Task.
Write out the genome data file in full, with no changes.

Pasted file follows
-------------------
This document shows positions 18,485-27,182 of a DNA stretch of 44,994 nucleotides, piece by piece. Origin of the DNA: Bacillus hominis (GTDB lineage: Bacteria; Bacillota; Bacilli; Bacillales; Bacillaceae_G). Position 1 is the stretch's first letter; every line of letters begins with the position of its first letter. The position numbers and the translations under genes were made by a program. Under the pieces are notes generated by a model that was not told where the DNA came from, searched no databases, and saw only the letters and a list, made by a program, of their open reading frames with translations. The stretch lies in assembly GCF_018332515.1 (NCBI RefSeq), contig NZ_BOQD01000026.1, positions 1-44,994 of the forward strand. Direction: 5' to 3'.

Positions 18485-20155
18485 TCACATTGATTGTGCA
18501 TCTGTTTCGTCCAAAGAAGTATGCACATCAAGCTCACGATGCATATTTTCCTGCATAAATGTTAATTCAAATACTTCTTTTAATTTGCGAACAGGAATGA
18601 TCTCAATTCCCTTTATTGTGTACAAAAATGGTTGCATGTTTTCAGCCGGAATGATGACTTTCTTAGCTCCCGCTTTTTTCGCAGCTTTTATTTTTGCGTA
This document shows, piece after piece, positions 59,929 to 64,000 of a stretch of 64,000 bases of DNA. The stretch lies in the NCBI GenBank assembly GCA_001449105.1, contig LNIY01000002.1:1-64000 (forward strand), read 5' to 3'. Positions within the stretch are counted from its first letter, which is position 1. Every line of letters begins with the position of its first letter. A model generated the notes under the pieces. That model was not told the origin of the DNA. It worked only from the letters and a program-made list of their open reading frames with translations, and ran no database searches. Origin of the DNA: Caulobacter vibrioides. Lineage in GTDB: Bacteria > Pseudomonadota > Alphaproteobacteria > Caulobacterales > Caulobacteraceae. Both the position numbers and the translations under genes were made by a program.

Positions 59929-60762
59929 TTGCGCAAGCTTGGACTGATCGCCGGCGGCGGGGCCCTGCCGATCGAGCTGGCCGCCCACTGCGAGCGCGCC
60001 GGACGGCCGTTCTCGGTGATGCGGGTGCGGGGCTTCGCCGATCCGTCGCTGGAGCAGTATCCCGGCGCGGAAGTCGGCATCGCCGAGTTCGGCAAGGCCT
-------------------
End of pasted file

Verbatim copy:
This document shows positions 18,485-27,182 of a DNA stretch of 44,994 nucleotides, piece by piece. Origin of the DNA: Bacillus hominis (GTDB lineage: Bacteria; Bacillota; Bacilli; Bacillales; Bacillaceae_G). Position 1 is the stretch's first letter; every line of letters begins with the position of its first letter. The position numbers and the translations under genes were made by a program. Under the pieces are notes generated by a model that was not told where the DNA came from, searched no databases, and saw only the letters and a list, made by a program, of their open reading frames with translations. The stretch lies in assembly GCF_018332515.1 (NCBI RefSeq), contig NZ_BOQD01000026.1, positions 1-44,994 of the forward strand. Direction: 5' to 3'.

Positions 18485-20155
18485 TCACATTGATTGTGCA
18501 TCTGTTTCGTCCAAAGAAGTATGCACATCAAGCTCACGATGCATATTTTCCTGCATAAATGTTAATTCAAATACTTCTTTTAATTTGCGAACAGGAATGA
18601 TCTCAATTCCCTTTATTGTGTACAAAAATGGTTGCATGTTTTCAGCCGGAATGATGACTTTCTTAGCTCCCGCTTTTTTCGCAGCTTTTATTTTTGCGTA
This document shows, piece after piece, positions 59,929 to 64,000 of a stretch of 64,000 bases of DNA. The stretch lies in the NCBI GenBank assembly GCA_001449105.1, contig LNIY01000002.1:1-64000 (forward strand), read 5' to 3'. Positions within the stretch are counted from its first letter, which is position 1. Every line of letters begins with the position of its first letter. A model generated the notes under the pieces. That model was not told the origin of the DNA. It worked only from the letters and a program-made list of their open reading frames with translations, and ran no database searches. Origin of the DNA: Caulobacter vibrioides. Lineage in GTDB: Bacteria > Pseudomonadota > Alphaproteobacteria > Caulobacterales > Caulobacteraceae. Both the position numbers and the translations under genes were made by a program.

Positions 59929-60762
59929 TTGCGCAAGCTTGGACTGATCGCCGGCGGCGGGGCCCTGCCGATCGAGCTGGCCGCCCACTGCGAGCGCGCC
60001 GGACGGCCGTTCTCGGTGATGCGGGTGCGGGGCTTCGCCGATCCGTCGCTGGAGCAGTATCCCGGCGCGGAAGTCGGCATCGCCGAGTTCGGCAAGGCCT